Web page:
This month, the Sweet Sixteens are blogging about our reading resolutions for 2015. This made me start think about my writing resolutions too, which spiraled into an internal dialogue about expectation. Not other people’s expectation of me, but my expectations for myself. And I’m sure I’m not alone in thinking that the bar we set for ourselves is the hardest one to jump over.
As writers, words are our currency. We type hundreds, maybe thousands of them, at a time. We fill Word documents and notebooks and random scraps of paper and Post-Its and even napkins at restaurants with them. We add them. We delete them. We string them together, craft them into characters, emotions, relationships, scenes. We use them to make people laugh and cry. We turn them into entire books. And that’s a pretty amazing thing.
But I’d be lying if I said it was all about words. Because numbers squeeze their way into a writer’s world too. And once numbers become part of the equation, it’s hard to not notice them. On Twitter, where we can report how many words we have written on any given day and keep each other accountable. On the calendar in my office, where I reward myself with a sticker on days when I write at least a thousand words. On Goodreads, where we can keep track of how many books we have read throughout the year and see how many our peers have read. During NaNoWriMo, when the magic number everybody wants to hit is 50,000 words.
It’s easy to turn words into numbers and measure progress that way. I do it all the time.
So my resolution for 2015 is not to.
That’s not to say I’ll abandon my calendar or my shiny little heart stickers. That’s not to say I won’t feel a swell of pride when I hit the 5K mark after a productive afternoon. I’ll still do a happy dance and have a big glass of wine when I finish a new first draft. But my goal for 2015 is to measure progress in different ways. Progress doesn’t have to be a thousand brand new words. Progress might be editing a current manuscript, taking it to the next level. Progress might be a blog post or a short story or experimentation with something that might go nowhere. Progress might be taking a day off to read a book I’m excited about. Progress might be taking words away instead of adding them.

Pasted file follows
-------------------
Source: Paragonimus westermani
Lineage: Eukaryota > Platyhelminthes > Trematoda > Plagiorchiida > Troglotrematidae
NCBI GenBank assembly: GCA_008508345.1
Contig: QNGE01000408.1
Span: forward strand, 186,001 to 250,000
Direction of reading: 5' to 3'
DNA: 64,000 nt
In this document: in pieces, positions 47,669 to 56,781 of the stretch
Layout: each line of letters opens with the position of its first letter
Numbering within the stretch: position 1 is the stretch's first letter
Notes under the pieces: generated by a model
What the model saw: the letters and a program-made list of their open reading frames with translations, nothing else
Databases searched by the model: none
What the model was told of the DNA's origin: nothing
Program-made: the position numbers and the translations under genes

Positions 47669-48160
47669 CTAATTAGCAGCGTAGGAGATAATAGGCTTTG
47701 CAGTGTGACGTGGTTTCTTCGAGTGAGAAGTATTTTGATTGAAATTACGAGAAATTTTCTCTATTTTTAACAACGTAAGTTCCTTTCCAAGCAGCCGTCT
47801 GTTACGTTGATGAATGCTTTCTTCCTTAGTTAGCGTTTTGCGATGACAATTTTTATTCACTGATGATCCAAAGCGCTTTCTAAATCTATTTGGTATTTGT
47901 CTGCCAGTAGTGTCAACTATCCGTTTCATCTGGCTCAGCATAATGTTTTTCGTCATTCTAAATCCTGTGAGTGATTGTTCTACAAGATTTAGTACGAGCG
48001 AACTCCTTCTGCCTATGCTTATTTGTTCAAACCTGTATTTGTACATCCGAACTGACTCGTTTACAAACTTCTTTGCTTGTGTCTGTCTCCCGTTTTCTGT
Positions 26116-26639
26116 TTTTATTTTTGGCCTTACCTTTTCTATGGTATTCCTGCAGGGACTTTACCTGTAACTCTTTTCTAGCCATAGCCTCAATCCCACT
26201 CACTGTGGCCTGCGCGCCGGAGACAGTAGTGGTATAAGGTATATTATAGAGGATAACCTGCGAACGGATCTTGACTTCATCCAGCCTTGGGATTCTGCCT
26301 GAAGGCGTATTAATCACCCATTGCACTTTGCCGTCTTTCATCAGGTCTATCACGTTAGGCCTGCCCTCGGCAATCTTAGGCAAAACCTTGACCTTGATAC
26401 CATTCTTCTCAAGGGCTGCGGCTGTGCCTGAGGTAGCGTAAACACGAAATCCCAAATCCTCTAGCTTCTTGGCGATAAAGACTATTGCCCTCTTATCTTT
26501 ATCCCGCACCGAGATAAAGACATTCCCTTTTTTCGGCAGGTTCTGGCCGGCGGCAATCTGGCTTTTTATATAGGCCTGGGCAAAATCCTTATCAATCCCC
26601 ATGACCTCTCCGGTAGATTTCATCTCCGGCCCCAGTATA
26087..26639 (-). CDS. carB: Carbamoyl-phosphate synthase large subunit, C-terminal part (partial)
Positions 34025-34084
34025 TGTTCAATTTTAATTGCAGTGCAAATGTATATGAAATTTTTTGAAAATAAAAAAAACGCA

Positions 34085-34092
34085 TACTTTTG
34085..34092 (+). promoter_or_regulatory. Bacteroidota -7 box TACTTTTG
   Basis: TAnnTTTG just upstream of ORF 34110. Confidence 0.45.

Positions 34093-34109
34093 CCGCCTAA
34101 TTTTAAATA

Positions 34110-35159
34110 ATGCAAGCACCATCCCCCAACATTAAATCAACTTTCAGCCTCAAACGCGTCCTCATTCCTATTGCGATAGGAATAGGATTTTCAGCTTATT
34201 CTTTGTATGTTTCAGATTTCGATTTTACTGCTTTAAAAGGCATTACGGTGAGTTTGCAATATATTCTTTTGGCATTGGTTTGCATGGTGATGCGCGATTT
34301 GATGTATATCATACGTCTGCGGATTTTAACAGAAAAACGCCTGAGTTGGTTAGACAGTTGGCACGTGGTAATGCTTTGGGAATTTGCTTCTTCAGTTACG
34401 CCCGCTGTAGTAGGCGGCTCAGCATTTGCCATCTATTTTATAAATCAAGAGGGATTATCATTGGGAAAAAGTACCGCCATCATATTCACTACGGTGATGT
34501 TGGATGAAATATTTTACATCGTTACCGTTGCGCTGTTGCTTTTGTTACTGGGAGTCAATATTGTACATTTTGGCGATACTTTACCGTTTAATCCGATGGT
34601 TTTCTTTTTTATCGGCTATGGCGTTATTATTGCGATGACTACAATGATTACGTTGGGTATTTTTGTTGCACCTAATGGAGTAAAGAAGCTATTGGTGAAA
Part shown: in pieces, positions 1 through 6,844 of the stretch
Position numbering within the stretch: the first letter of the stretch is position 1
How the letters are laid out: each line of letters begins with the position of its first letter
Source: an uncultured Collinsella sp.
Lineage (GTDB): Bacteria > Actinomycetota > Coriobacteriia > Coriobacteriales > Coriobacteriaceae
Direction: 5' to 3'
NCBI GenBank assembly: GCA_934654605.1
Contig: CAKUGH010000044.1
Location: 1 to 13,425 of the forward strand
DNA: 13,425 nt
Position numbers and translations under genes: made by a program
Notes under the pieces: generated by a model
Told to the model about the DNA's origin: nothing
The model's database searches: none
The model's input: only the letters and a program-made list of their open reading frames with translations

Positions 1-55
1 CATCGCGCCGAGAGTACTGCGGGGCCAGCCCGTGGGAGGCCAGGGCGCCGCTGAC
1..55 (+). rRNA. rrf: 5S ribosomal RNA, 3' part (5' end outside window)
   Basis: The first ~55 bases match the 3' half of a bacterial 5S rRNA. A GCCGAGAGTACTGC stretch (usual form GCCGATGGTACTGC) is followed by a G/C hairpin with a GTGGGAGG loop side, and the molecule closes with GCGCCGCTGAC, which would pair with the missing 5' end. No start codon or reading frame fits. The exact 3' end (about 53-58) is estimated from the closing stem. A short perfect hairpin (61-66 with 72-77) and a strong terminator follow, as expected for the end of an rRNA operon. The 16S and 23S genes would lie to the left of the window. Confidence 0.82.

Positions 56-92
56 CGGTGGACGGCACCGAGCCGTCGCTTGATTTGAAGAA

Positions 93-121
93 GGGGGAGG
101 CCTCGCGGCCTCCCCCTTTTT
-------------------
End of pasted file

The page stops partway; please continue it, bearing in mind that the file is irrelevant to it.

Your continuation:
2014 was a busy writing year for me. I wrote three new WIPs. I edited FIRSTS, turning it into the book that sold to my amazing editor, Kat Brzozowski at Thomas Dunne Books. Then I edited some more. 2014 was a year of first drafts and revising. I also read a decent amount– somewhere in the ballpark of 65 books in a variety of genres. 2014 was a year of words and numbers. And it was incredible– I honestly wouldn’t change a thing. I successfully achieved the thing I wanted most to do, which was silence my inner editor, trust my instincts, and just write. I learned to love fast-drafting above all else.
Except the more I wrote, the harder I became on myself when I took a day off. The harder it became for me to measure progress by anything other than adding new words. I became a bit obsessive about word count. I was in a competition with myself, desperate to keep the flow going. And there’s nothing wrong with expecting a lot of yourself. Inner competition drives us, keeps us trying to make our writing better. But there has to be a balance.
My problem was, if I wasn’t adding new words, I felt like I wasn’t accomplishing anything. I felt like I was wasting time. If I fell short of a word goal, I was disheartened and felt like I had failed.
This year, I want to make those three first drafts shine. And that will mean a lot of things. Rewriting. Cutting scenes. Outlining. Making notes to myself in margins. A lot of this will be slow, tedious work. A big chunk of this will mean I have no new words to show for myself. And I’m okay with that. Because in 2015, I’m measuring progress not by how many words are on a page, but how I feel about what I’m doing. Just like I learned in 2014 to silence my inner editor, in 2015 I’m telling my inner critic, the one keeping score, to take a vacation.
So while my goals for 2015 aren’t all that tangible, they’re the goals that make the most sense to me. I want to make progress more about how I feel than what I do.
I’d love to know– do you have any reading or writing resolutions for 2015?